GamesBeat: Mortal Kombat obviously has this big, broad appeal, but there’s also interest from people who take fighting games seriously. Is it difficult for you to balance it between those two different fan bases?
Boon: We certainly want to have different things for players to dissect. They call it “labbing,” where they’re in there trying new combos. But at the same time, we want it to be as accessible as possible. That’s a big reason why the Kameos are so easy to bring out. We don’t want the challenge to be in the execution of button presses. It’s more about coming up with your strategy in the game, and that creativity as well.
GamesBeat: There are some pretty creative Fatalities here. After all this time, is it difficult coming up with new ideas? Obviously, there’s a whole team behind you now. Is that something that people really look forward to, creating new Fatalities? Or is it something some people are squeamish about?
Boon: We have a committee. Anybody in the studio is encouraged to suggest ideas, because there is a ton we have to come up for every game. They usually make storyboards, and then they’ll send them to me. I’ll make adjustments, or I’ll say, no, that’s crossing a line, we can’t do that. There are certainly times that has come up. But it’s a system that we have that’s been working pretty well in terms of this group. It really puts them together at a high level.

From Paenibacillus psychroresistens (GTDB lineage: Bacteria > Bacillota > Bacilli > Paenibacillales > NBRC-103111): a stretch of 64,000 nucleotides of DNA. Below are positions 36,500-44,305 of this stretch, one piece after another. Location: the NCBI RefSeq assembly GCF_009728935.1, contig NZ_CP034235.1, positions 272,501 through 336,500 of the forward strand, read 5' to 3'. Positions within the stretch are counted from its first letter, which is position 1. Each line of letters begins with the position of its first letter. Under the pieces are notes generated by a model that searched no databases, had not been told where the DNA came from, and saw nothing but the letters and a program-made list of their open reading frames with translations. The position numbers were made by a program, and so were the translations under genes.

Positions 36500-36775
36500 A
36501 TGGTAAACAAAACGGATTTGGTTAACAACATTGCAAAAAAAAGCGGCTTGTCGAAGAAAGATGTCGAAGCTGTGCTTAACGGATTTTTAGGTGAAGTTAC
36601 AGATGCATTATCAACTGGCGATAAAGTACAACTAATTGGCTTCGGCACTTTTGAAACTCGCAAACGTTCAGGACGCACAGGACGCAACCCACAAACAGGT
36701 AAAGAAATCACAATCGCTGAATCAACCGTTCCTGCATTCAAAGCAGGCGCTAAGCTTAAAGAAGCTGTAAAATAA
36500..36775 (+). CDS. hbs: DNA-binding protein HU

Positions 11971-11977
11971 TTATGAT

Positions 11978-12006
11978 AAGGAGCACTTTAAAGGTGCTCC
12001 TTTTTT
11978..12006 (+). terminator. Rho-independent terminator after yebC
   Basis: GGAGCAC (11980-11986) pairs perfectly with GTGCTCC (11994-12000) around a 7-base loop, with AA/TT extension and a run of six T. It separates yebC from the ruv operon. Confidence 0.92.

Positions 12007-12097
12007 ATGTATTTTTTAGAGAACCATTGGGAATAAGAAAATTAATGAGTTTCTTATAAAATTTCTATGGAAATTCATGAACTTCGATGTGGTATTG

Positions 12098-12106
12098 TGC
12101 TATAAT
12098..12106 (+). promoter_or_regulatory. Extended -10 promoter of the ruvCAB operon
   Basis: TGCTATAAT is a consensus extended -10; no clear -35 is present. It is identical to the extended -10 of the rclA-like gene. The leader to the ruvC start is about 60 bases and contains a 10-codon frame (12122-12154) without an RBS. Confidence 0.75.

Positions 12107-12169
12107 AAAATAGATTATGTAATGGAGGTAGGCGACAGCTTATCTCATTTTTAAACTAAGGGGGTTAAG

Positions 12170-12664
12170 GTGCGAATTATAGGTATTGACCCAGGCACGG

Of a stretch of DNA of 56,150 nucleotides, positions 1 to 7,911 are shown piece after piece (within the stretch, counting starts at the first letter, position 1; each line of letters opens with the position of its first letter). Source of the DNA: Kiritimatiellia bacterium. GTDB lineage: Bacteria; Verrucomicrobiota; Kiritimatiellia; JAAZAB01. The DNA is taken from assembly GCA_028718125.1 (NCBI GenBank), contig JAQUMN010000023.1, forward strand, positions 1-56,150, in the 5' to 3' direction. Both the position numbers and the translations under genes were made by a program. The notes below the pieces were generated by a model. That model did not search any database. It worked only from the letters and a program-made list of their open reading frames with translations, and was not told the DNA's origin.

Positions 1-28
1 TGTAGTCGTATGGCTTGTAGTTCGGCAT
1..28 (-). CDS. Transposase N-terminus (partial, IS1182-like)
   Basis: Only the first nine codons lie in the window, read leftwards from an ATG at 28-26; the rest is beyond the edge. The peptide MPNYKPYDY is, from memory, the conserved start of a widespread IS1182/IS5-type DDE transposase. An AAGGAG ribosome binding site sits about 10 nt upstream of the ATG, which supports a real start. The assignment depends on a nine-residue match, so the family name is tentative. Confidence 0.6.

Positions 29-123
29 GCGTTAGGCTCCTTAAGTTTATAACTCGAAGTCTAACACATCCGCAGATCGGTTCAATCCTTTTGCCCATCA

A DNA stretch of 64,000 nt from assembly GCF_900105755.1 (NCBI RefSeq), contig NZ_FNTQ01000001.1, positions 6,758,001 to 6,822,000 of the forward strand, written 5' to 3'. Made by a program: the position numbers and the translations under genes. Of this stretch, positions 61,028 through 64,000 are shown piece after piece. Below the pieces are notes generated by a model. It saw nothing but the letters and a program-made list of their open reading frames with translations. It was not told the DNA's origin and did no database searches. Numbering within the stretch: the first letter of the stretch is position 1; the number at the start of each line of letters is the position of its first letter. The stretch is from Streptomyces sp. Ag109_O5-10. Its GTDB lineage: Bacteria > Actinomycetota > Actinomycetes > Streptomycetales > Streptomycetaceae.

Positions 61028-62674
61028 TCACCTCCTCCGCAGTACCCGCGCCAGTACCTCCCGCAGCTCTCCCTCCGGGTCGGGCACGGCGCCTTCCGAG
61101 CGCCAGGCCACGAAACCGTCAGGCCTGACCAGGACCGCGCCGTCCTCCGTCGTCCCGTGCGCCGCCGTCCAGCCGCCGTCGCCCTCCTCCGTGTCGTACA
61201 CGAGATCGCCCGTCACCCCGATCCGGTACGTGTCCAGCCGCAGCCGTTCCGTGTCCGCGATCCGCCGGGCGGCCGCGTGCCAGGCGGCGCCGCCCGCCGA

GamesBeat: Now I’m curious about what kinds of ideas cross that line.
Boon: I’ve been asked that by a number of people. I don’t want to say, oh, someone came up with this, and that went too far. But there are certainly, from my perspective, 90% of the reactions we get from Fatalities are laughter. Somebody will laugh. That’s so ridiculous! That’s so over the top! If it switches from that to, eeeeugh, things like that, then I think we’re probably getting into a realm that we don’t want to get too close to.
GamesBeat: You’ve been with this franchise for a very, very long time. It’s had its highs and lows, but it’s been riding this current high for a while now. How does it feel to have Mortal Kombat still enjoying this much importance, and seeing people have so much passion and so much excitement when you announce a new game?
Boon: It’s great. It’s a reminder for us that it’s more than just a game. It’s an intellectual property. It’s almost an industry. There are movies that have been made. There’s animated features, lunch boxes, all this crazy stuff. It’s just a reminder for us. Players really do love this thing.